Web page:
Ohio Advanced Energy

Eric Jensen, Crown Equipment Corporation

Eric Jensen

Focus on Fuel Cells

Editors' Note

Before joining
Crown in 2006, Eric Jensen was a staff engineer with Delphi Automotive in the area of advanced chassis controls systems. Before this, he was a senior project engineer with General Motors. Jensen has been granted 22 U.S. patents, with 17 pending. He graduated from the University of Dayton, with both a Bachelor of Science in mechanical engineering and a Master of Science in mechanical engineering.

Company Brief

Headquartered in New Bremen, Ohio, Crown Equipment Corporation (www.crown.com) is one of the world’s largest lift truck manufacturers, and provides users with safe, efficient, and ergonomic electric lift trucks that lower total cost of ownership and maximize uptime. The company’s lift trucks are used in transporting materials and goods in warehouses, distribution centers, and manufacturing environments and are sold throughout the world. Crown has received a number of awards and recognitions for its sustainability efforts, and has extensive global manufacturing capabilities with plants in the United States, Germany, Australia, Mexico, and China.

Would you give a brief overview of Crown Equipment and the key areas of focus for the company?

We’re a world leader in material handling equipment, a business we have been in for 60 years. We design and build a wide variety of machines to solve our customers’ needs to move material around a warehouse. We’re known worldwide as an electric forklift company, although in November 2009, we introduced an LP (liquid propane)-powered, internal combustion engine truck, which is a first for Crown. It’s a strong, clean-burning piece of equipment with a John Deere industrial engine.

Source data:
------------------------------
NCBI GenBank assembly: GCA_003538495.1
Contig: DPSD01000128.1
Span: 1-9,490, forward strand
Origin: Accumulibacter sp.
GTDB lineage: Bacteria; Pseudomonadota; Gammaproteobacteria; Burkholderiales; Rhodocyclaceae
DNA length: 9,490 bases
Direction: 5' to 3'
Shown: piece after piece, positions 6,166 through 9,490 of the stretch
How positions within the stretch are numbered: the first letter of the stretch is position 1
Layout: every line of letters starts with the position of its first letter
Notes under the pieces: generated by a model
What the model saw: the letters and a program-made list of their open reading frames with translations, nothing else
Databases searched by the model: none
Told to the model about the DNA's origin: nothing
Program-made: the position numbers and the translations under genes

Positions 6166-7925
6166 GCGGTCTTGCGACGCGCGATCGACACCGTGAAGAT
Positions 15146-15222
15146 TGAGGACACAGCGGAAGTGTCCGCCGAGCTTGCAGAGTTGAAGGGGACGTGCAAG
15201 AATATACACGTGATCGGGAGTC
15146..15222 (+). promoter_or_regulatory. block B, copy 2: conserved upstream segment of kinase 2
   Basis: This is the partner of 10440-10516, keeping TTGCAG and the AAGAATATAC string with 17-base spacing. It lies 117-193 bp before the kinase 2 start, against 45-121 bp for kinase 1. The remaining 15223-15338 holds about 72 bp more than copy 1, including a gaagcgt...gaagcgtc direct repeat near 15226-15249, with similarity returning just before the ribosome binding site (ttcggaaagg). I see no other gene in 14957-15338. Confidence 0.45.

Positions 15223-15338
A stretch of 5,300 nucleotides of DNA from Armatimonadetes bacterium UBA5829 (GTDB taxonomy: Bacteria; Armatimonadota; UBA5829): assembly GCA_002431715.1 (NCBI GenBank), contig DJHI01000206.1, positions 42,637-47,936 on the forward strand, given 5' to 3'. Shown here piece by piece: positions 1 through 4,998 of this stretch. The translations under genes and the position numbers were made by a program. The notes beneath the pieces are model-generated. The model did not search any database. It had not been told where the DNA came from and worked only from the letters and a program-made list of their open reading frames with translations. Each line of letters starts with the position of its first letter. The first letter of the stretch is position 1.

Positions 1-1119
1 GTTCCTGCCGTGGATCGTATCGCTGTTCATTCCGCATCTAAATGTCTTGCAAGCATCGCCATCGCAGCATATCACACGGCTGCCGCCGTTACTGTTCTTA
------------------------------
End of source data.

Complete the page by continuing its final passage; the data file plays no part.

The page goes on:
Crown has taken a leadership role in the fuel cell industry, both in Ohio and outside the state. Why have you pursued that focus for the company?

We’ve been involved in the fuel cell industry in material handling since at least 2003. Our customers started to have an interest in the technology as a way of getting greater productivity out of their machines and as a way to eliminate batteries from their facilities. We’re walking into the future with our customers as the supplier of these fuel cell products. We have brought these products into early commercial development, as our customers have gotten to the point where they’re comfortable with the durability, quality, and power of the product to sell it into the market space. We’ve had active relationships with all of the major fuel cell power pack providers for the material handling industry.

Is there an effective understanding of the capabilities and value of fuel cells?

There is still a lack of knowledge in the marketplace, and some skepticism. A lot of our customers have done truck trials and they’re seeing the benefits of using this technology for their particular application. There are applications that are much better for fuel cells than others, and the industry as a whole is somewhat conservative. They want to see the proof first. Some of the larger companies are providing it themselves. They’re breaking that ice and moving forward, and some medium-sized companies are starting to gain an interest in it as well. We’re doing our best to share information on our experiences and where these products have a really strong application and where they might not be so great.